Remember Dan Reichert? Well, I sure do, but I never thought I’d see his name in a current issue of Baseball America.
I admit I am a few issues behind on reading the paper copy of Baseball America’s publication, though I do keep up with their online stuff on a daily basis. You can imagine my surprise when I was reading the October 19th-November 1st issue and saw that Dan Reichert was named to the 2009 Independent League All-Star Second Team.
The Royals 1st round pick, 7th overall, in the 1997 draft, Reichert spent the 2009 season pitching for the Bridgeport Bluefish in the Atlantic League of Professional Baseball (ALPB). He went 14-9 with a 3.53 ERA in 194 IP. He struck out 126 while walking 75 and surrendering 183 hits. That’s a 1.33 WHIP for a guy that managed marks of 1.45 in the minors and 1.68 in the majors. He’s now 33 and is just another reminder of what could have been.
Reichert made his ML debut during the 1999 season at the tender age of 22 and just a year after being diagnosed with type 1 diabetes. In 36.2 IP and 8 starts, he had a 9.08 ERA, 2.182 WHIP, and an ERA+ of 55. His 1999 season was worse than Sir Sidney’s 2009! Undeterred, the Royals stuck with him and Reichert spent all of 2000 in the big leagues. He led the AL Wild Pitches with 18, but outside of that had a solid season for a 23 year old. He appeared in 44 games, 18 of them starts, with a 4.70 ERA, 1.617 WHIP, and ERA+ of 108. Of course a look at his other stats, 9.2 H/9 and 1.03 SO/BB suggested that his ML career would be very short unless he drastically improved his control. As we all know, he never did.
He made his last ML appearance with the Toronto Blue Jays in 2003 and has since pitched in the minors for Milwaukee, Seattle, Pittsburgh, and Cleveland. Beyond the Bridgeport Bluefish, he has also pitched for several Independent League teams including the Atlantic City Surf, Calgary Vipers, Nashua Pride, Lincoln Saltdogs, and Southern Maryland Blue Crabs.
He logged just 395.1 ML innings over 5 seasons. Reichert finished his career with a 21-25 record, 5.55 ERA, 1.680 WHIP, 441 H, 223 BB, 240 SO, and an ERA+ of 89. His career WAR was -0.4 though he did have a 1.3 WAR in 2000 and 0.1 WAR in 2001.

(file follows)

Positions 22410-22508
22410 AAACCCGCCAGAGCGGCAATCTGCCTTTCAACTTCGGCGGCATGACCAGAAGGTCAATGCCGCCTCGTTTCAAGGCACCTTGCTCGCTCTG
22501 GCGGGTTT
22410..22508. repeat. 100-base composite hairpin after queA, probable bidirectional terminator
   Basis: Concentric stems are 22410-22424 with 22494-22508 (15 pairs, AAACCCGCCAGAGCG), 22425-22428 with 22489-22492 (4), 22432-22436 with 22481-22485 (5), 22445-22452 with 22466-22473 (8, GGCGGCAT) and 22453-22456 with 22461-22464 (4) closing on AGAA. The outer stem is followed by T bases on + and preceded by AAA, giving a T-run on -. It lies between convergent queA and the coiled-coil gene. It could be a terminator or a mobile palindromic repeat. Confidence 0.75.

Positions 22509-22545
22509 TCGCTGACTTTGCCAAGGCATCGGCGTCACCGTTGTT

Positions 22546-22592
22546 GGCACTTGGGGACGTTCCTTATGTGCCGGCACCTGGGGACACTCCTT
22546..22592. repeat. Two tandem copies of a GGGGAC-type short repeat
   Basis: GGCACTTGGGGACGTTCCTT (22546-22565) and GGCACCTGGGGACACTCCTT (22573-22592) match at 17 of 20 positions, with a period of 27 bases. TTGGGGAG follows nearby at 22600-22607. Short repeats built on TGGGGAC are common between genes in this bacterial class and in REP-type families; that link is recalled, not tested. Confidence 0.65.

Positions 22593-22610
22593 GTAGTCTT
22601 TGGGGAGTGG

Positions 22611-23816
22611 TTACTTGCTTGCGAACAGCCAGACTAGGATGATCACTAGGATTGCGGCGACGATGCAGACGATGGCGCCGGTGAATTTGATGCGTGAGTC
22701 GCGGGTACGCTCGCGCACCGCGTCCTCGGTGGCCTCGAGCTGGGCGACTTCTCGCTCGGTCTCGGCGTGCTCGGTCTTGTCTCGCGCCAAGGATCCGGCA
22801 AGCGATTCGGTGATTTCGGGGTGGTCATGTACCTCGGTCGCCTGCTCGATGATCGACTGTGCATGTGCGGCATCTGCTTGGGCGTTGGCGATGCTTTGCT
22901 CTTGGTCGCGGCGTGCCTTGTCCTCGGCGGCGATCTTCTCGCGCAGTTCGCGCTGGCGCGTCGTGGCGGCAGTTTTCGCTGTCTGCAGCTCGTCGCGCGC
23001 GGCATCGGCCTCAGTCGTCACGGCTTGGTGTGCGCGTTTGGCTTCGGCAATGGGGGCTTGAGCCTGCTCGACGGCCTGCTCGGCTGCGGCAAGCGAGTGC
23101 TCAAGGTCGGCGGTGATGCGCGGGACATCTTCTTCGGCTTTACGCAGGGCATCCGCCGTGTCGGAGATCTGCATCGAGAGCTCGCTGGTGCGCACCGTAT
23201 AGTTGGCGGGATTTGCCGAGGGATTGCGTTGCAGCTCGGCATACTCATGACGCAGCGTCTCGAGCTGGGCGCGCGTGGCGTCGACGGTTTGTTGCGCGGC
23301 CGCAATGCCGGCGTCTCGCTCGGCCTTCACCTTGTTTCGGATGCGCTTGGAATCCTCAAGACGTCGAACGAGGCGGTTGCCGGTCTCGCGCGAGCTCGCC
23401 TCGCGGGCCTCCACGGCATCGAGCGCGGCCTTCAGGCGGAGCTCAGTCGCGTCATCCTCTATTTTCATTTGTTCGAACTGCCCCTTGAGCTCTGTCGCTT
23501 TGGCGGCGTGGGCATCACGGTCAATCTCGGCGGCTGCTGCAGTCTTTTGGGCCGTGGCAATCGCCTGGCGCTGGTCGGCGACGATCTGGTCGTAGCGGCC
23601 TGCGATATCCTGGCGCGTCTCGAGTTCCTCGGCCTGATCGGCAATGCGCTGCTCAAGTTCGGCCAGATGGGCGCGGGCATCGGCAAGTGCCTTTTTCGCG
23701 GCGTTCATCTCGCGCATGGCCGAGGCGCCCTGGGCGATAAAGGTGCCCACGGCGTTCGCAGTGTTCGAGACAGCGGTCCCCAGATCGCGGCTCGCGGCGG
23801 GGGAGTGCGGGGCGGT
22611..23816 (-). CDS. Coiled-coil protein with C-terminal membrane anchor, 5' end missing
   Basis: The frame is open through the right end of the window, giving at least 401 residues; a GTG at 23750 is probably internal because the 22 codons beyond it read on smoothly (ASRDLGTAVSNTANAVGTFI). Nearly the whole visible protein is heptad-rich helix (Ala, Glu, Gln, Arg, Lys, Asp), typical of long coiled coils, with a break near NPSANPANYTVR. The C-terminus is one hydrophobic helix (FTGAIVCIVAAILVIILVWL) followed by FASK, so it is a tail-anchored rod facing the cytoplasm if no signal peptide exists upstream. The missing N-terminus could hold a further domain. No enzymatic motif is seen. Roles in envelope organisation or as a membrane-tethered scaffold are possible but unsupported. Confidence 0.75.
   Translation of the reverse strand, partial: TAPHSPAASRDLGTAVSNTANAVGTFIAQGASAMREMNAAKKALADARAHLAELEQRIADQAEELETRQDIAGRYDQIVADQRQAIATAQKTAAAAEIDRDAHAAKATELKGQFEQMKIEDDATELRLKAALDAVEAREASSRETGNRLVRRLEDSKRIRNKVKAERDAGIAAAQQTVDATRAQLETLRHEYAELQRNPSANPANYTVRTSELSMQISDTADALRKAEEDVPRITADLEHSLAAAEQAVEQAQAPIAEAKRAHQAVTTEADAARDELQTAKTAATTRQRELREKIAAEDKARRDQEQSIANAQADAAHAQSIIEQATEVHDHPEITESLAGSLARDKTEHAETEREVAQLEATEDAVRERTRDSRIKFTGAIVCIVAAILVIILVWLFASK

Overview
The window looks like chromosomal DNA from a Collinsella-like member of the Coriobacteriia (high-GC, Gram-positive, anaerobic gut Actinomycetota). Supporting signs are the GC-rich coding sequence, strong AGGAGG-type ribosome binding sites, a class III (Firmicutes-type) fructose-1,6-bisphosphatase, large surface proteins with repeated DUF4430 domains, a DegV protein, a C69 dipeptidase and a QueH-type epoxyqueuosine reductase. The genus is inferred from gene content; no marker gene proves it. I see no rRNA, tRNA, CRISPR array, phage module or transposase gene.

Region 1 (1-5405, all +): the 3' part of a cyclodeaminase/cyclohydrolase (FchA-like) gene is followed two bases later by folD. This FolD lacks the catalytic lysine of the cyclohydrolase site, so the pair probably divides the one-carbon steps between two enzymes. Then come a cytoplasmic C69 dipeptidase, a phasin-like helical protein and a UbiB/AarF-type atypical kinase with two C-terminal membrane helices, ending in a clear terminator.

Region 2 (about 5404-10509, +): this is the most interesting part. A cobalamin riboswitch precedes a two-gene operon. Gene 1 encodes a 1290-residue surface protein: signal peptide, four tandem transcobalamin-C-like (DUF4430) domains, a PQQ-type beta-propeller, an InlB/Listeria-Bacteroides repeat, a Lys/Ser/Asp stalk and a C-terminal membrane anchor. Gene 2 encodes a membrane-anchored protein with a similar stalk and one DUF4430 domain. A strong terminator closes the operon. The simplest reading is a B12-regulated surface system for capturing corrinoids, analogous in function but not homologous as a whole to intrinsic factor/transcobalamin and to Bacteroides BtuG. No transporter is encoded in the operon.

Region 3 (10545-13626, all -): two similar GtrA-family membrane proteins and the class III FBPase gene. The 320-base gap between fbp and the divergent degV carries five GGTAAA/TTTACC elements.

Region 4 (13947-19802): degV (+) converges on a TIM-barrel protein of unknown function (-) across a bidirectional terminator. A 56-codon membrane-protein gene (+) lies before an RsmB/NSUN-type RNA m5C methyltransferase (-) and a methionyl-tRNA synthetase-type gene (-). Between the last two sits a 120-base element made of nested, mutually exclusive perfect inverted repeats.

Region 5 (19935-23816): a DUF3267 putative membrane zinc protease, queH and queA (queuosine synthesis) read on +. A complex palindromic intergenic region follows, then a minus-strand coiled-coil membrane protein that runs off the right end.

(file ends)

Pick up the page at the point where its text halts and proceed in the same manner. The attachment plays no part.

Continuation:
I always liked Dan Reichert, though I can’t say specifically why. Maybe it was because he was trying to battle ML hitters and diabetes at the same time. Maybe it is because for a brief moment he was a ML average pitcher on a pretty dreadful pitching staff. I honestly don’t know, but I respect the hell out of a guy that has bounced around between Double-A, Triple-A, and several Independent Leagues just to keep playing baseball and keep the dream alive.
Reichert will go down in Royals history as another first-round bust, but at least he made it to the majors which is something that the Mets can’t say about their 1st round pick, 6th overall, Geoff Goetz. There were 52 first round and supplemental picks in the 1997 draft. Of those 52, 20 of them failed to reach the majors.
Out of the 32 that did make it to the big leagues, only 9 of them found a decent measure of success:
Phillies: J.D. Drew (2nd overall)*
Angels: Troy Glaus (3rd overall)
Blue Jays: Vernon Wells (5th overall)
Twins: Michael Cuddyer (9th overall)
Cubs: Jon Garland (10th overall)
Astros: Lance Berkman (16th overall)
Cardinals: Adam Kennedy (20th overall)
Orioles: Jayson Werth (22nd overall)
D-Backs: Jack Cust (30th overall)
*I struggled with whether or not Drew belongs on this list since he didn’t sign and was then drafted by the Cardinals in the 1st round, 5th overall, in the 1998 draft. I kept him on since the whole point of providing the list is to show the guys that developed into legit ML players and Drew certainly has done that.
Four of the nine players above (Drew, Garland, Werth, and Cust) did not taste ML success for the team that selected them in the draft.
The Houston Astros were the big winners in the 1st round with their selection of Lance Berkman 16th overall. If they hadn’t passed on Derek Jeter in the 1992 draft because of his bonus demands, imagine the dynasty the Astros could have assembled.
If you want to check out the rest of the 1997 1st round picks, click here. Seriously take a look at the list. You might be surprised to find that Reichert wasn’t quite the bust he is perceived to be. He may not have lived up to our expectations or developed into a front line all-star pitcher, but he did do better than a majority of his 1st round peers.
I guess when it all comes down to it, I’m still a Dan Reichert fan.